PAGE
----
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Software flaw threatens Linux servers

A vulnerability in the widely used FTP server leaves numerous sites open to online attackers. The situation worsens when Red Hat mistakenly releases information on the flaw.

A vulnerability in the most widely used FTP server program for Linux has left numerous sites open to online attackers, a situation worsened when Red Hat mistakenly released information on the flaw early, leaving other Linux companies scrambling to get a fix out.

"Other vendors didn't have a patch," said Alfred Huger, vice president of engineering for network security information provider SecurityFocus. The company has been working with vendors to fix the vulnerability after computer security company Core Security Technologies alerted them to the problem Nov. 14.

"The fix is not rocket science," Huger said. "But we weren't working at a breakneck pace to get a patch out, because everyone was working together."

The software flaw affects all versions of wu-FTP, a program originally created at Washington University at St. Louis for servers running FTP (file transfer protocol) functions for transferring files over the Internet.

While the exact number of active FTP servers on the Internet is not known, the software is the most commonly installed file server and accompanies most major Linux distributions, including those from Red Hat, SuSE, Caldera International, Turbolinux, Connectiva, Cobalt Networks, MandrakeSoft and Wirex.

The problem, known in security circles as the wu-FTP Globbing Heap Corruption Vulnerability, allows attackers to get remote access to all files on a server, provided they can access the FTP service. Since most such servers provide anonymous access to anyone on the Internet, a great number will be vulnerable.

Huger called the flaw "serious."

The impact of the software vulnerability was exacerbated because many Linux software companies were caught flat-footed by a surprise early release of information regarding the vulnerability.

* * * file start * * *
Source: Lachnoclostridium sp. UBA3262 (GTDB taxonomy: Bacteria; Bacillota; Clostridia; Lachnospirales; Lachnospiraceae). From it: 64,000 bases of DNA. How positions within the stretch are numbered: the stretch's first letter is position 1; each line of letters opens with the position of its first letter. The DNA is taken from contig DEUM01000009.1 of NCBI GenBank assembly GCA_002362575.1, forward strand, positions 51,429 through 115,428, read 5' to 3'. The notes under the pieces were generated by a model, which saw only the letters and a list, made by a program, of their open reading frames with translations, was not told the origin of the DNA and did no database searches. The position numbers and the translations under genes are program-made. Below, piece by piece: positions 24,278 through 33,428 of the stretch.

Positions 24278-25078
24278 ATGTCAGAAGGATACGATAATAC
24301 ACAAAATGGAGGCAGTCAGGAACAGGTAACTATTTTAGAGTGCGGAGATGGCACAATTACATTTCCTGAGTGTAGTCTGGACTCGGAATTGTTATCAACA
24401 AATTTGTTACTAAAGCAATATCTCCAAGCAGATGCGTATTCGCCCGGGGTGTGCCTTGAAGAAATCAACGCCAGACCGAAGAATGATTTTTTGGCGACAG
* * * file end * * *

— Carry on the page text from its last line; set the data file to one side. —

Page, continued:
The group that discovered the flaw, Core ST, informed Linux software companies and the open-source group that manages development for wu-FTP of the vulnerability in mid-November. On Tuesday, however, while the companies were working together on a fix, Red Hat mistakenly released a security advisory to its own customers, almost a week early.

Normally, an advisory is a good thing, but other Linux software sellers had expected any advisories to be published Dec. 3, giving them time to work on fixes. Instead, the surprise announcement left the customers of other companies' products vulnerable.

"When I noticed on Bugtraq this morning, it was a big surprise to me, and I'm sure that other companies were caught without a patch as well," said Vincent Danen, security updates manager for French Linux maker MandrakeSoft.

Since Mandrake Linux 8.0--the current version is 8.1--the company has used a different FTP program, ProFTP, so Danen was unsure how many Mandrake users would be affected by the flaw.

The company has completed its own patch for Mandrake Linux but still has to test it more fully, said Danen, who expected it to be ready on Monday. "Red Hat didn't do anyone any favors with this."

On Wednesday, both SuSE, whose current distribution doesn't use wu-FTP as a default, and Caldera released advisories and patches.

Ivan Arce, chief technology officer for Core ST, said that the early release by Red Hat has hurt security.

"The early release caught (software makers) in the middle of the testing process," he said. "They had to scramble to get their fixes ready and tested for all the vulnerable distributions. Some vendors have up to 25 different distributions that are vulnerable and as you can imagine regression testing for all of them is not quick."

Meanwhile, he added, end users know they are vulnerable but don't have a patch to apply.

For its part, Red Hat apologized for the problem.

"We were releasing some advisories on the same day, and an overzealous administrator pushed this out as well," said Mark Cox, senior engineering director for Red Hat. The company is adding new safeguards to its publishing system to avoid similar problems in the future, he said.

"We put a stop to this," Cox said. "This will not happen again. It was a bad mistake."